To Meghan, the blame lies with the media, which she said “really seemed to want a narrative of a hero and a villain” between the pair. Besides, it was never something Meghan wanted to discuss: “I don't think it's fair to her to get into the details of that because she apologized, and I’ve forgiven her,” she said. "I would have never wanted that to come out about her ever, even though it happened.”
Meghan claims not to have googled the royals before joining the family, but she did have some familiarity. “Eugenie and I had known each other before I had known Harry, so that was comfortable, and we were friends with them as a couple,” Meghan said of the afternoon she met the queen.
It’s no surprise that Meghan would get along with Sarah Ferguson, who once gave a similar interview to Winfrey. (“I must explain that the British press at the moment is completely and utterly cruel and abusive and so invasive,” the duchess said in 1996.) In fact, she formed a bond with Meghan from the start, by teaching her how to curtsy just before first meeting the queen. “Fergie ran out and said, ‘Do you know how to curtsy?,’” Meghan recalled. She didn’t, so “right in front of the house, we practiced and ran in.”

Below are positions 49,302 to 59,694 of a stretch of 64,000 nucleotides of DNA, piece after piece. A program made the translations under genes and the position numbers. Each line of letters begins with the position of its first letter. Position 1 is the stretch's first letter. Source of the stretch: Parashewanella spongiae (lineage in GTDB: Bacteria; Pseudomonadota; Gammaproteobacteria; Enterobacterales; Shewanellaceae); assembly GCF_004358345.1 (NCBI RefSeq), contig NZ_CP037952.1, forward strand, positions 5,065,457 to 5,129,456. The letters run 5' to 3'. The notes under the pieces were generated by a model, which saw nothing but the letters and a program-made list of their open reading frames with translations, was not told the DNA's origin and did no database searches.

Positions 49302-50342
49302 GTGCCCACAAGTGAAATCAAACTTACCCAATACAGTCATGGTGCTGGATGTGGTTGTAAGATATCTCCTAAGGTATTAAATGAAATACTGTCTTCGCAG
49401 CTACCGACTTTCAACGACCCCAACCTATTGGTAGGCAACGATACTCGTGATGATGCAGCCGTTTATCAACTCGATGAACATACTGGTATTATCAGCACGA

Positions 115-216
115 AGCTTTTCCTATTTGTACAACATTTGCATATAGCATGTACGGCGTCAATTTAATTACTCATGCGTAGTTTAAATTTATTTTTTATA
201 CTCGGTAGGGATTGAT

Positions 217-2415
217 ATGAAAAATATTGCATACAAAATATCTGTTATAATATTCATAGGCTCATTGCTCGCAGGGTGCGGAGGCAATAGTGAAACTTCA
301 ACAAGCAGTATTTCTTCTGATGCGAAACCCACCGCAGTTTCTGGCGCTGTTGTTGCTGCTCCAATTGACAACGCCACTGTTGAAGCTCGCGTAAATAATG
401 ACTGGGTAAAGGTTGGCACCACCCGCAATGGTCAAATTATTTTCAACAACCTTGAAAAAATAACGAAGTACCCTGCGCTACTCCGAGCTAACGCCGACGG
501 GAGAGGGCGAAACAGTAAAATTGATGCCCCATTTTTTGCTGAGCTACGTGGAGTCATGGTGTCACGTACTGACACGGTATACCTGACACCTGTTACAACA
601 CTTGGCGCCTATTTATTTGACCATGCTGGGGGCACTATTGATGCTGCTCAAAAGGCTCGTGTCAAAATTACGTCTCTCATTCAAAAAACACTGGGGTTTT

Queen Elizabeth II
The Crown’s most recent season made a point to stress Queen Elizabeth II’s lack of feeling, and especially towards Diana. (On one occasion, she stands stock still, aghast, when her step-daughter pulls her in for a tight embrace.) But Meghan has had quite a different experience. “There wasn't actually a huge formality the first time I met Her Majesty the Queen,” she told Winfrey. “I met her and apparently I did a very deep curtsy—I don't remember it—and then we just sat there and we chatted, and it was lovely and easy.” In fact, Meghan continued, “the queen has always been wonderful to me. It made me think of my grandmother. She’s always been warm and inviting.”